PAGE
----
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An examination of executive functioning in adolescents with FASD in a self-regulation intervention.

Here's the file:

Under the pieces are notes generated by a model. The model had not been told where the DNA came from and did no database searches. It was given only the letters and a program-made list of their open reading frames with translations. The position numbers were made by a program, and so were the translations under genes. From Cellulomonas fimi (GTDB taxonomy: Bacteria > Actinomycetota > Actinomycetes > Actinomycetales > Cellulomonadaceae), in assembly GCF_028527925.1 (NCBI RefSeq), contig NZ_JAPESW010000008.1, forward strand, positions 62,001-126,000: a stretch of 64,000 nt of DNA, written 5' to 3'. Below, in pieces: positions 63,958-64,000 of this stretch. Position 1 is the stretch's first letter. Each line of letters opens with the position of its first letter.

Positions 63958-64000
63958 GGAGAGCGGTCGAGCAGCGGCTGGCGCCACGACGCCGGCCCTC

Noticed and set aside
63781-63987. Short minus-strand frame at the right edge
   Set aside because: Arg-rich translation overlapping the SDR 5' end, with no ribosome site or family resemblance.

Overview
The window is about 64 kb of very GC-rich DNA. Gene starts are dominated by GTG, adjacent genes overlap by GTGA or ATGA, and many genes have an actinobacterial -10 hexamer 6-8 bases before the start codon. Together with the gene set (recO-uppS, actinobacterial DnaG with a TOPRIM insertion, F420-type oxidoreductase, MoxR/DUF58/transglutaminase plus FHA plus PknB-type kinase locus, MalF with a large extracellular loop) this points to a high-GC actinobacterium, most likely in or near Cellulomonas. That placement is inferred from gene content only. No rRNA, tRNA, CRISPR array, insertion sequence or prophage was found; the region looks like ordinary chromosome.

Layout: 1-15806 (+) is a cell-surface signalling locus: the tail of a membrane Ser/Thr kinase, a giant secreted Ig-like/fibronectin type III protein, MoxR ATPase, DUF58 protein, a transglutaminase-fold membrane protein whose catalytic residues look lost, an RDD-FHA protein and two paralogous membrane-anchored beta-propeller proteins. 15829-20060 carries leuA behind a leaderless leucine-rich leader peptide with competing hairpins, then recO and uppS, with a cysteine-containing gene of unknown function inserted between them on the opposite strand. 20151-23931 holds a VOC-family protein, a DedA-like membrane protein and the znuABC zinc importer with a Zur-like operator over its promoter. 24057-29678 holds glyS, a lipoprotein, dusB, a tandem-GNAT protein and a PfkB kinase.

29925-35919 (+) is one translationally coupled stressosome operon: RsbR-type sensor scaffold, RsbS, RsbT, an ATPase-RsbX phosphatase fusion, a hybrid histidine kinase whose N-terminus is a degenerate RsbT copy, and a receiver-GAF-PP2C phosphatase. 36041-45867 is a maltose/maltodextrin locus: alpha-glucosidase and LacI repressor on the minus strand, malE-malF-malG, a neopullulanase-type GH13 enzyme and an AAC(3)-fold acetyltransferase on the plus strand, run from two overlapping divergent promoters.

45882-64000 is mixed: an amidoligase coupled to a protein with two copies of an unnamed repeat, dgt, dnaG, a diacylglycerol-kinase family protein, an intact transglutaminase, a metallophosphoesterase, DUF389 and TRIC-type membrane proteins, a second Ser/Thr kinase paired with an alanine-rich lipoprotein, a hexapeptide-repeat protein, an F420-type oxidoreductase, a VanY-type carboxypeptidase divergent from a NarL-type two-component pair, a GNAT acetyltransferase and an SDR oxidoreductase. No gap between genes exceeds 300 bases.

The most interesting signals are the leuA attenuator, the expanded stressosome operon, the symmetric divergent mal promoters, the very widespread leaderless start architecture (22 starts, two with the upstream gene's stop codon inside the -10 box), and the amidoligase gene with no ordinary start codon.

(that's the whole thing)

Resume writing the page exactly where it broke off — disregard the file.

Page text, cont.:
Adolescents with Fetal Alcohol Spectrum Disorder (FASD) often have challenges with executive functioning (EF), which impacts their ability to self-regulate. In this study, 23 adolescents with FASD completed a self-regulation intervention. The intervention was a manualized Teen Adaptation of the Alert Program®. A nonrandomized waitlist control design was used, and participants completed pre- and post-testing using performance-based measures of EF, and rating scales of EF were completed by caregivers. Results were analyzed three ways; 1) intervention and waitlist control group comparison, 2) whole sample pre-and post- test comparison, and 3) using Reliable Change Indexes to examine individual-level clinically relevant changes. No significant intervention effects were found when comparing the intervention and waitlist control groups. A significant difference was found on a measure of verbal inhibition when total sample pre-and post-test scores were compared. Using Reliable Change Index analysis, 30% participants showed reliable change in the direction of improvement on direct measures of EF, and 57% demonstrated reliable change in the direction of improvement on rating scales. This research study underscores the importance of investigating both individual and group level changes when analyzing data, as well as using reliable change to understand clinically meaningful effects that may be otherwise masked. These findings highlight the potential of the SR intervention to positively impact EF in adolescents with FASD. This study contributes to the growing literature that demonstrates the potential of individuals with FASD to benefit from direct intervention.

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